I think that the most important point that she made is that the news tends to stress the negative.

Funnily enough, I have been thinking about exactly this point recently though from a different angle. I have been struck by the contrast, in this country in particular, by the negativity at the top contrasted with the many commendable achievements that are happening every second of every day in what one might think of as the real world.

Why are the media so negative? They would argue that they are solely responding to what the public wants—and that “if it bleeds, it leads,” works.

I’m not so sure it is that simple. For instance, much modern media can be traced back to the political pamphlets that were all the rage in the eighteenth century—and which were unequivocally partisan. Also, I hold to the view that the media condition our expectations to a considerable extent, so what we are witnessing is something of a self-fulfilling prophecy.

We then come to the issue of who owns the media. I don’t think we are best served by the media being owned by a small number of extremely rich men who will do just about anything to make themselves even richer—and more powerful. I would prefer to see the media owned and operated by trusts. I’m a believer in capitalism, but of a qualified sort. I regard the media as being too important to be be left to the whims and monopolistic tendencies of private enterprise and corporate agendas. 

In truth, I doubt that trusts alone are the answer to the question of media ownership, but I am convinced that you need wide choice and that media monopoly is dangerous and destructive. I am also convinced that we, in America, aren’t nearly concerned enough about the health of our media.

Personally, I don’t currently have TV so, by definition, I don’t watch TV news (and certainly don’t miss it). Instead, I keep myself as well informed as I feel my writing requires—a significant qualification—through the radio and a fairly wide range of online magazines. I guess my favorite is which certainly isn’t negative, but which will cover just about anything if it is interesting—and in depth. The Atlantic believes in context..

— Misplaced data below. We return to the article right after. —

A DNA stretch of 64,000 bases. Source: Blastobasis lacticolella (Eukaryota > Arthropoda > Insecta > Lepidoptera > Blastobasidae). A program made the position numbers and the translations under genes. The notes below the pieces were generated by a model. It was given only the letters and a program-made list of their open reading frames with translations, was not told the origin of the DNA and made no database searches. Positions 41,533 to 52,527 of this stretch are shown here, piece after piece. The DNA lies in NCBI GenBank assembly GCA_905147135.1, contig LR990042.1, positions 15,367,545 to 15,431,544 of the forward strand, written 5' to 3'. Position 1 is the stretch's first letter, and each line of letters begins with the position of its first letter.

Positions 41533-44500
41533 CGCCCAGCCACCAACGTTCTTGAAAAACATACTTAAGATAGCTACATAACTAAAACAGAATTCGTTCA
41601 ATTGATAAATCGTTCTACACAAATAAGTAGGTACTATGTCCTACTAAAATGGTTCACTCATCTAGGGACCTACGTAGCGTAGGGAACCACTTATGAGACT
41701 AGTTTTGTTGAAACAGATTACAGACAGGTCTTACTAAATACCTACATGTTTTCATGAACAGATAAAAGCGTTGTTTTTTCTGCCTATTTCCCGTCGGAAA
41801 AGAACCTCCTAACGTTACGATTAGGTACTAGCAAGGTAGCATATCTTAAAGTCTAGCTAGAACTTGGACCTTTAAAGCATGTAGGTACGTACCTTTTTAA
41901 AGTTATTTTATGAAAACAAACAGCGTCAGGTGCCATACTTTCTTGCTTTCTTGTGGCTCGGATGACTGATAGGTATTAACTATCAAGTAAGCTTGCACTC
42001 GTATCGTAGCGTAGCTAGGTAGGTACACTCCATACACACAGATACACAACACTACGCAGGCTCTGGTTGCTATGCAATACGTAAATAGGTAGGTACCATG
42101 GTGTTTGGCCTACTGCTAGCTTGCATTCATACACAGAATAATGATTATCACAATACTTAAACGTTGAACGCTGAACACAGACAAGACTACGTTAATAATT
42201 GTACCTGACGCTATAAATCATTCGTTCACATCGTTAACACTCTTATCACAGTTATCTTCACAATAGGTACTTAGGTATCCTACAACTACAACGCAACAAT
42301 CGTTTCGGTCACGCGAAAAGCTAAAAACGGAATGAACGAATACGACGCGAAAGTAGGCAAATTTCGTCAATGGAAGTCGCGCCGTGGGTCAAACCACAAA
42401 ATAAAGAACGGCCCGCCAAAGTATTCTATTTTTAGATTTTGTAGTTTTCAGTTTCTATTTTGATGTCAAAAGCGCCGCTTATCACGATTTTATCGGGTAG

Where the positive is concerned, I never fail to get a lift from reading which focuses entirely on technological breakthroughs. Read it, and you cannot but wonder at man’s ingenuity. It also makes me wonder why—when we have so many answers—we don’t apply them. Technology certainly isn’t the answer to everything, but it can make a major contribution to resolving a whole range of issues from housing to global warming.

Since my researched action novels largely focus on terrorism and military conflict, I do spend what a more balanced person might consider an excessive amount of time keeping up to speed in these areas. Here, I can’t really defend my interests. I might, indeed, be better as a person if I focused instead on improving the environment.

But we have a tendency to do what we know and what we are good at—and this grim world is one I know, that fascinates me, and where I have a deep understanding—which translates into an ability to write compelling books (or so my readers tell me).

For what it is worth, I also write humor, about the economy, sex, satire—and even about the environment. I have an ambition to write at least one really good love story before I die.

Will I need to research that?

I don’t think I am that cold-blooded—and I am romantic. Still, if I thought a great story would result…

As far as I am concerned, writing about pretty much anything, is joyous work. Sometimes research can be joyous too.

VOR words 1,250.



No comments:

Post a Comment